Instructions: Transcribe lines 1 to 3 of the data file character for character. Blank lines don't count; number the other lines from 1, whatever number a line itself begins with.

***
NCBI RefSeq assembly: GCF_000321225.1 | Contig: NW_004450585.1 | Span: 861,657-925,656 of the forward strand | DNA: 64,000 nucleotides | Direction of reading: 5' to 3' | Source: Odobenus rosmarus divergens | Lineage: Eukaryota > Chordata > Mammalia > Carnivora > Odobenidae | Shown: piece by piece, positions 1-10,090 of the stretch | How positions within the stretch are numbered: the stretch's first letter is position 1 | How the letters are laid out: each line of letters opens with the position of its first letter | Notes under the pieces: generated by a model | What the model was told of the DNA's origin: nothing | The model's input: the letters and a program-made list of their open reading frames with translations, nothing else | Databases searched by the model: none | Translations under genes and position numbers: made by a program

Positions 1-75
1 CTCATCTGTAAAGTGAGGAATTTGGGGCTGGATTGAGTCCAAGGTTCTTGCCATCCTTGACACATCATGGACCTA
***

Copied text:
NCBI RefSeq assembly: GCF_000321225.1 | Contig: NW_004450585.1 | Span: 861,657-925,656 of the forward strand | DNA: 64,000 nucleotides | Direction of reading: 5' to 3' | Source: Odobenus rosmarus divergens | Lineage: Eukaryota > Chordata > Mammalia > Carnivora > Odobenidae | Shown: piece by piece, positions 1-10,090 of the stretch | How positions within the stretch are numbered: the stretch's first letter is position 1 | How the letters are laid out: each line of letters opens with the position of its first letter | Notes under the pieces: generated by a model | What the model was told of the DNA's origin: nothing | The model's input: the letters and a program-made list of their open reading frames with translations, nothing else | Databases searched by the model: none | Translations under genes and position numbers: made by a program

Positions 1-75
1 CTCATCTGTAAAGTGAGGAATTTGGGGCTGGATTGAGTCCAAGGTTCTTGCCATCCTTGACACATCATGGACCTA